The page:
In these current times, we’ve been hearing the importance of amplifying melanated voices.

What we haven’t been discussing is, why this representation of melanated (or Black, Indigenous, People of Color) voices matters. Historically, marginalized and oppressed groups and their voices have not been represented in mainstream research or conversations about sex, sexuality, or sexual health care. Instead, black and brown bodies have been misrepresented, hypersexualized, physically abused, and medically mistreated. Race, gender, and sexual orientation have often been controlled with the paradigm of privilege rather than liberty.

Many Americans celebrated Juneteenth and the 4th of July and we will celebrate these for years to come. The key underpinning in both celebrations is freedom – from ideals, politics, and structural systems that bound the ways in which we live. If we have a goal of sexual liberation, we ought to push for representation within the field of sexuality. This representation must include individuals who do not subscribe to the typical (or majority) groups providing sexual information. By this, let me be clear, we need more men and transgender women of color in the field. We need more folk who do not subscribe or conform to heteronormativity or monogamy. We need more individuals who support and respect inclusiveness, justice, and transformative sexuality education.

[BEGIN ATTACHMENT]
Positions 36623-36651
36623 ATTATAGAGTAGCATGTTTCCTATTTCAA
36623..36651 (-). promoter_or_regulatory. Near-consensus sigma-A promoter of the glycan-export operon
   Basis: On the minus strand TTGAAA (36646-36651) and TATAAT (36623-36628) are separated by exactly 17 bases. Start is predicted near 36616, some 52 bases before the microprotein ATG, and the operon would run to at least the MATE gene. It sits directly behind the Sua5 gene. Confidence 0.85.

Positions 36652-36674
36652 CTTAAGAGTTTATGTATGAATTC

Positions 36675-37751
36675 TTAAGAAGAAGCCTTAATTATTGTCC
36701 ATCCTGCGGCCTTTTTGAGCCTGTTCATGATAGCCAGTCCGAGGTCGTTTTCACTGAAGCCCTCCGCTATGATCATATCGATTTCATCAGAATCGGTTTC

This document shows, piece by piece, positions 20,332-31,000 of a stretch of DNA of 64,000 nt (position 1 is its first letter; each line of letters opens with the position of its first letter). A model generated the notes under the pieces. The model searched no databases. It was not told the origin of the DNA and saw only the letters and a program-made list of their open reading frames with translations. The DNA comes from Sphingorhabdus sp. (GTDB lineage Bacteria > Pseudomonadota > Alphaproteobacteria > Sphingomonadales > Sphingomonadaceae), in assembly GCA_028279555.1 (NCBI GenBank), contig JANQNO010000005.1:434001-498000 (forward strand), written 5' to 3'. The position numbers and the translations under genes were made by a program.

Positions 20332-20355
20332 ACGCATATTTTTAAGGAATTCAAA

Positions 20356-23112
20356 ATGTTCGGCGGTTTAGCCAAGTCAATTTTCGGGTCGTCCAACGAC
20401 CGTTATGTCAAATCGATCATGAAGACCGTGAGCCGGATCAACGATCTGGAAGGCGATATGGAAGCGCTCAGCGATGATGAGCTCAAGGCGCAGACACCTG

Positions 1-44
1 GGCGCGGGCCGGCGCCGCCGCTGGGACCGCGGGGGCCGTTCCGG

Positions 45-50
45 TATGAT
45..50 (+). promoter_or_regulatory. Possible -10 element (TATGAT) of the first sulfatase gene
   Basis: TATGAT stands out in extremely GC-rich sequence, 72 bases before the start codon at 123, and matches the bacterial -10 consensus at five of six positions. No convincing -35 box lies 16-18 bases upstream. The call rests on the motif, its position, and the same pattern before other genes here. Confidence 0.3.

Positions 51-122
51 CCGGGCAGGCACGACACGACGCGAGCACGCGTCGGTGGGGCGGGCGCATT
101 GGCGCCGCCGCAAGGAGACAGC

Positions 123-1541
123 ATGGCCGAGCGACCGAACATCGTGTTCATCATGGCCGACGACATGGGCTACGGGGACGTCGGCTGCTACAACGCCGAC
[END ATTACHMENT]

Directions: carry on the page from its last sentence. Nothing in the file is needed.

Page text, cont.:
Ashley Townes

Ashley Townes

PhD, MPH, Epidemiologist at Centers for Disease Control
Dr. Ashley Townes (she/her/hers), is a native of Cincinnati, Ohio. She attended Walnut Hills High School and the University of Cincinnati, where she received both her Bachelors and Master of Public Health degrees. She received her doctorate degree in Health Behavior and Epidemiology from Indiana University.

Dr. Townes has experience working as a Community Health Educator and Disease Intervention Specialist in Cincinnati and the surrounding areas. She has worked on several initiatives related to the dissemination of national HIV prevention and care campaign materials tailored for African Americans, Hispanic/Latinx, and transgender women of color. Dr. Townes has taught collegiate-level Human Sexuality courses, served as an Epidemiologist at the Ohio Department of Health, and currently works as an ORISE Postdoctoral Research Fellow in the Division of HIV/AIDS Prevention’s Epidemiology Branch at the Centers for Disease Control and Prevention in Atlanta, GA.

Ashley’s research background includes work on the sexual experiences of African American/Black women accessing health information and utilizing sexual health services. In 2018, she received grant funding from the Patty Brisben Foundation for Women’s Sexual Health to translate sexual health research data into educational materials. Her career interests are aimed at providing quality sexual education and working towards health equity.